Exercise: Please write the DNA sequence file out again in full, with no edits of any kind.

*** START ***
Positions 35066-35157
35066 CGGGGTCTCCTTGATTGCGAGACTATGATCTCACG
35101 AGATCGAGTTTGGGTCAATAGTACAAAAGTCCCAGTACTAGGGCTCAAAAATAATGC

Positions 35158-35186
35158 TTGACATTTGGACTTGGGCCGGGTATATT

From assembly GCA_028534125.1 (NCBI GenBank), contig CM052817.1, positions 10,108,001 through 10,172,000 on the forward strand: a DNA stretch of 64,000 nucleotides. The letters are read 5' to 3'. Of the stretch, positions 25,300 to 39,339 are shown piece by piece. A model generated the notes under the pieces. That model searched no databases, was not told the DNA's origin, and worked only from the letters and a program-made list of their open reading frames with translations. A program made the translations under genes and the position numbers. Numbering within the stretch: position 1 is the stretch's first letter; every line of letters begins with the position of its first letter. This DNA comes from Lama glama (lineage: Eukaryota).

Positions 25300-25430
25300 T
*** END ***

Positions 35066-35157
35066 CGGGGTCTCCTTGATTGCGAGACTATGATCTCACG
35101 AGATCGAGTTTGGGTCAATAGTACAAAAGTCCCAGTACTAGGGCTCAAAAATAATGC

Positions 35158-35186
35158 TTGACATTTGGACTTGGGCCGGGTATATT

From assembly GCA_028534125.1 (NCBI GenBank), contig CM052817.1, positions 10,108,001 through 10,172,000 on the forward strand: a DNA stretch of 64,000 nucleotides. The letters are read 5' to 3'. Of the stretch, positions 25,300 to 39,339 are shown piece by piece. A model generated the notes under the pieces. That model searched no databases, was not told the DNA's origin, and worked only from the letters and a program-made list of their open reading frames with translations. A program made the translations under genes and the position numbers. Numbering within the stretch: position 1 is the stretch's first letter; every line of letters begins with the position of its first letter. This DNA comes from Lama glama (lineage: Eukaryota).

Positions 25300-25430
25300 T